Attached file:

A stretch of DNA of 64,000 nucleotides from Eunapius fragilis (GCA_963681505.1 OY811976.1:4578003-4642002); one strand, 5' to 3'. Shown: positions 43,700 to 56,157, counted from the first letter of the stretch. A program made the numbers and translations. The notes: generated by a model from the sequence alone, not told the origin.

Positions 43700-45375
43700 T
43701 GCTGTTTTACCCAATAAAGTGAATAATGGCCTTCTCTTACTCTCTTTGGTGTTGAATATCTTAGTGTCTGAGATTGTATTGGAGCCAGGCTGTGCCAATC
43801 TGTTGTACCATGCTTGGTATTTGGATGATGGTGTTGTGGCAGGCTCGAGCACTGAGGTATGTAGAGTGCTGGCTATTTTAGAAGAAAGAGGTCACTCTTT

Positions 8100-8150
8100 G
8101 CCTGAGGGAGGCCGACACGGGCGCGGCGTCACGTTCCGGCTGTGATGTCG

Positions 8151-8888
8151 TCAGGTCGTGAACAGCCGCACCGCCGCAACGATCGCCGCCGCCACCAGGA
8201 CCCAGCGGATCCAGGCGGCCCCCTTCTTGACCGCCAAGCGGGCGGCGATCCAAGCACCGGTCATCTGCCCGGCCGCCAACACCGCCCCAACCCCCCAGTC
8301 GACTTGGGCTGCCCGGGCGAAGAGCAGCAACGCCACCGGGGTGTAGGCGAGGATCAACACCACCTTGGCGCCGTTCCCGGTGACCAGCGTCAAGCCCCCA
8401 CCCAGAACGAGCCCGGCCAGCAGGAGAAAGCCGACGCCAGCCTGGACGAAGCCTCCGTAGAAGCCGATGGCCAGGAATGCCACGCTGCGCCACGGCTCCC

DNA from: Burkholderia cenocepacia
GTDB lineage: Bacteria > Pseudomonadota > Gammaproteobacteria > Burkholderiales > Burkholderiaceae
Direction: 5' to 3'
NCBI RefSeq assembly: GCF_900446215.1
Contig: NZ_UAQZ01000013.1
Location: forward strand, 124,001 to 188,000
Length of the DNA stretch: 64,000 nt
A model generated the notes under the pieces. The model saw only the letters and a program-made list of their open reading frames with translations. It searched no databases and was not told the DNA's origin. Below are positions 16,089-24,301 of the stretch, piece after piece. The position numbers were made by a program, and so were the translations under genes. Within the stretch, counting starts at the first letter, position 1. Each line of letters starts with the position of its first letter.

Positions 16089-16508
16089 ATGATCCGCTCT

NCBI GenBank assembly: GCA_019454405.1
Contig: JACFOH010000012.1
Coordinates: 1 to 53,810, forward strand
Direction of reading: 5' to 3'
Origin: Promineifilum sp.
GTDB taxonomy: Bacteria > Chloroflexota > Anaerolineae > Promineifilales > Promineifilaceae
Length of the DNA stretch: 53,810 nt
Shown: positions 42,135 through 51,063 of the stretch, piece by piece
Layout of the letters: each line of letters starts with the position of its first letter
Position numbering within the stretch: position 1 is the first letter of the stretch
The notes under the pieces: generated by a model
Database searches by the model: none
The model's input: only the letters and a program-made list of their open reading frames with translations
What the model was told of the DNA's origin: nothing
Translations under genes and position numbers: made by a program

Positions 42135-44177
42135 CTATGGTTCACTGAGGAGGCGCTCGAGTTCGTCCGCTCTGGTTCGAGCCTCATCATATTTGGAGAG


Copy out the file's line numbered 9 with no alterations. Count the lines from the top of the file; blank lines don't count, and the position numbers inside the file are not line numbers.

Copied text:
Positions 8151-8888